When I can tell a ten-second answer is all that's wanted, I say, "because I took an intro cognitive science class in my first semester of college and loved it."

_yellow-orange gradient background with word cloud showing fields influencing cognitive science: education computer science artificial intelligence neuroscience philosophy anthropology linguistics psychology_

Some people realize I must've had some reason for signing up for an intro cog sci class in the first place. They tend to be satisfied with an answer like "because I read a book on consciousness before college, and wanted to know more."

The real answer, the one that's actually about why, is this:

No one knows yet how or why I'm a self-aware person. And I'd really, really like to find out.

Mysteries and mysteries

A couple years before I ventured across the country to begin my Vassar education, I started reading books about mysteries. Not fiction mystery novels -- actual mysteries, in which no one knows whodunnit yet, though a whole lot of people have theories. Things that are hard to think about, or crazy difficult to conceptualize. The nature of space-time. Infinity. Perception. (My favorite my favorite exhibit at the Exploratorium in San Francisco was always the optical illusions.)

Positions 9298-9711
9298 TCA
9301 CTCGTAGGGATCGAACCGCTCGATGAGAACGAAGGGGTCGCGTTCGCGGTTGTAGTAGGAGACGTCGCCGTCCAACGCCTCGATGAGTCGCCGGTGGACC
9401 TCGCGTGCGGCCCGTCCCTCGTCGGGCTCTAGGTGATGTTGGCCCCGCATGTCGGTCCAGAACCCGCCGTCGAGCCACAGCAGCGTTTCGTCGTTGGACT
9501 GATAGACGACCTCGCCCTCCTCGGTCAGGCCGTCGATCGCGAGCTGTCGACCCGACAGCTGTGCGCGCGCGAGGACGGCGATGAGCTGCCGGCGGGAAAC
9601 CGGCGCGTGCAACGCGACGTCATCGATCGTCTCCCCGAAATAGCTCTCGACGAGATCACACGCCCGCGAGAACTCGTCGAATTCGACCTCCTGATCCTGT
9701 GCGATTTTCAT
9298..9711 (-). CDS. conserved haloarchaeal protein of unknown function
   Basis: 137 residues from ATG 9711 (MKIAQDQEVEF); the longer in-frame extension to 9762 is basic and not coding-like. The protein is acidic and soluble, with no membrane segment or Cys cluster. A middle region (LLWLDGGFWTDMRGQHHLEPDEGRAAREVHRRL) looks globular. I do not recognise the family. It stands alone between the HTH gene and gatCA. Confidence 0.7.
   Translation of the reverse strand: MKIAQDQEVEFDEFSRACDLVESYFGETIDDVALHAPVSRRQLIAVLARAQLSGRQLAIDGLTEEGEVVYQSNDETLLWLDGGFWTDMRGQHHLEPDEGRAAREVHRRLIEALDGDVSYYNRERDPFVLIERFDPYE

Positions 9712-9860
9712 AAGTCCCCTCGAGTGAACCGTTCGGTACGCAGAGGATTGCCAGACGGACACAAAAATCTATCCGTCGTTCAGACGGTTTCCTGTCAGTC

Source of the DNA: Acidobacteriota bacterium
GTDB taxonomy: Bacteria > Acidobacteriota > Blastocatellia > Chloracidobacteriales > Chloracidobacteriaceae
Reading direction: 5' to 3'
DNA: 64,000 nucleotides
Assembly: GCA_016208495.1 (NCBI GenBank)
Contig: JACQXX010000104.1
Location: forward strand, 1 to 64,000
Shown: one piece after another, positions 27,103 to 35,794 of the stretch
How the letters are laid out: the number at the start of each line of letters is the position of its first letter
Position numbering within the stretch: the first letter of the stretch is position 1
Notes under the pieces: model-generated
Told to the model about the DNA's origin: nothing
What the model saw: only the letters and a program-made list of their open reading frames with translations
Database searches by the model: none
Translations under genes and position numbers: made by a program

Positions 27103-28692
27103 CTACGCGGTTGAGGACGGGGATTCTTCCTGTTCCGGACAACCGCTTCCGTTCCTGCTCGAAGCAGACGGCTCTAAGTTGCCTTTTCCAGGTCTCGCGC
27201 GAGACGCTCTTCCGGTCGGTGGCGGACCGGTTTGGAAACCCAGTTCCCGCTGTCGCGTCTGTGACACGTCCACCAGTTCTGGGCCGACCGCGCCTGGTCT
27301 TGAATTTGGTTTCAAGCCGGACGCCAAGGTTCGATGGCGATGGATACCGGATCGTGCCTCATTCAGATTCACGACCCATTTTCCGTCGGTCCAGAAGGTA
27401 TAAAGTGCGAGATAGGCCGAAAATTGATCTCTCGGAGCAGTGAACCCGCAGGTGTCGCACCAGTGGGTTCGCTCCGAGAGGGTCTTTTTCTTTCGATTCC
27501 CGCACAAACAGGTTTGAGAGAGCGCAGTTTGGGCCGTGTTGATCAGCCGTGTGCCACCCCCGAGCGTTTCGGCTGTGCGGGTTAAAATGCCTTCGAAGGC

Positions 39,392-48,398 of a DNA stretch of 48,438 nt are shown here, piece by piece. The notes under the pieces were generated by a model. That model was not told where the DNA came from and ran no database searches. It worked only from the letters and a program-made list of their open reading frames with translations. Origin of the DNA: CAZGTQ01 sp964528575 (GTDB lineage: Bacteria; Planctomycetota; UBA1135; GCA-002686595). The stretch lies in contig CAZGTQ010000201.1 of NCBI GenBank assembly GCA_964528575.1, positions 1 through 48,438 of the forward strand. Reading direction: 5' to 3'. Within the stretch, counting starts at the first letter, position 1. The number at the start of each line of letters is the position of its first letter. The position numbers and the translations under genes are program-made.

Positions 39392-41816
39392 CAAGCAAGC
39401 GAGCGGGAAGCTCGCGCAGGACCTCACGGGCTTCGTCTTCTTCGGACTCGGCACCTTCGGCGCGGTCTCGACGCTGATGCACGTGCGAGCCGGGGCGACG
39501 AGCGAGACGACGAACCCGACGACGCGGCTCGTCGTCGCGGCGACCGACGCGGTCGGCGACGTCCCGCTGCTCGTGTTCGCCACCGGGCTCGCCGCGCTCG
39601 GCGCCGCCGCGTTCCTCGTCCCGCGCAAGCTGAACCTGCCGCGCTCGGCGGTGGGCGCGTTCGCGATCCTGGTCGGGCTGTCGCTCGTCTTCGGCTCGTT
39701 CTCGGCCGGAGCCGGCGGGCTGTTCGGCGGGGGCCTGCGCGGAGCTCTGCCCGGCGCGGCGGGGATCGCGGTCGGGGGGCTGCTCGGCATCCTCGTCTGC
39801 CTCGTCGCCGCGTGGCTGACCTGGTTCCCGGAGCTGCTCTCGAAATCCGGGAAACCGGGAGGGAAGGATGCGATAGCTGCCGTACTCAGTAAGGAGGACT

_optical illusion of several rings of color that appear to move when you look at them_

First, it was books like Richard Wolfson's Relativity Demystified, Brian Greene's The Elegant Universe, Michio Kaku's Parallel Worlds, Mario Livio's The Golden Ratio. All the grand mysteries of the universe, its structure, and the math and physics underlying it. I didn't completely grasp the details of the theories, but it was sure fun to try!

Then I decided to read about people. I honestly don't remember why I picked up Susan Blackmore's Consciousness: An Introduction -- was I just browsing the generic non-fiction science books section? I remember the library. I remember kneeling on the carpet, pulling the book off one of the lower shelves.

This book opened my eyes.

At first, I was a little disappointed. Why couldn't Susan tell me how people worked? How I worked? I wanted answers! How am I a person? Why am I a person? Why can I think about myself thinking? Perhaps I'd assumed, up until that point, that scientists had all the hard problems figured out and now were just filling in the details.